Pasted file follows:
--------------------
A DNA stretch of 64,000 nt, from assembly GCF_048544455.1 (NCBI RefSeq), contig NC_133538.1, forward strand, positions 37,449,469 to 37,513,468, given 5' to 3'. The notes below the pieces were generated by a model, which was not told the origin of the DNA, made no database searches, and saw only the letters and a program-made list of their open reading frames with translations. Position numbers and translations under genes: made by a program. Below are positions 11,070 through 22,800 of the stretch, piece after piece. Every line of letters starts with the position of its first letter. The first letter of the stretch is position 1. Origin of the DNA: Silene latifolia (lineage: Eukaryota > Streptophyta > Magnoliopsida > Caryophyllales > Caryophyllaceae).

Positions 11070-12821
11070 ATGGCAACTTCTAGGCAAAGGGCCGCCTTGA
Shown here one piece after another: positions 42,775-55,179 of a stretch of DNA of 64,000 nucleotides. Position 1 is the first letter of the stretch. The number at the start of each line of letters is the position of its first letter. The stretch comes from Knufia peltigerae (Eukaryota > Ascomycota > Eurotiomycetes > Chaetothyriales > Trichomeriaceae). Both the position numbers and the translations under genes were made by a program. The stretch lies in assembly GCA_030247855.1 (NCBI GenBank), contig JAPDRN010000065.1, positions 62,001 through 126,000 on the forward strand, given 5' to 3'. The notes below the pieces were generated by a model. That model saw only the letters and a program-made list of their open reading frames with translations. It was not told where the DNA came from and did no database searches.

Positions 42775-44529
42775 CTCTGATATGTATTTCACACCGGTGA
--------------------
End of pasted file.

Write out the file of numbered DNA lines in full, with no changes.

A DNA stretch of 64,000 nt, from assembly GCF_048544455.1 (NCBI RefSeq), contig NC_133538.1, forward strand, positions 37,449,469 to 37,513,468, given 5' to 3'. The notes below the pieces were generated by a model, which was not told the origin of the DNA, made no database searches, and saw only the letters and a program-made list of their open reading frames with translations. Position numbers and translations under genes: made by a program. Below are positions 11,070 through 22,800 of the stretch, piece after piece. Every line of letters starts with the position of its first letter. The first letter of the stretch is position 1. Origin of the DNA: Silene latifolia (lineage: Eukaryota > Streptophyta > Magnoliopsida > Caryophyllales > Caryophyllaceae).

Positions 11070-12821
11070 ATGGCAACTTCTAGGCAAAGGGCCGCCTTGA
Shown here one piece after another: positions 42,775-55,179 of a stretch of DNA of 64,000 nucleotides. Position 1 is the first letter of the stretch. The number at the start of each line of letters is the position of its first letter. The stretch comes from Knufia peltigerae (Eukaryota > Ascomycota > Eurotiomycetes > Chaetothyriales > Trichomeriaceae). Both the position numbers and the translations under genes were made by a program. The stretch lies in assembly GCA_030247855.1 (NCBI GenBank), contig JAPDRN010000065.1, positions 62,001 through 126,000 on the forward strand, given 5' to 3'. The notes below the pieces were generated by a model. That model saw only the letters and a program-made list of their open reading frames with translations. It was not told where the DNA came from and did no database searches.

Positions 42775-44529
42775 CTCTGATATGTATTTCACACCGGTGA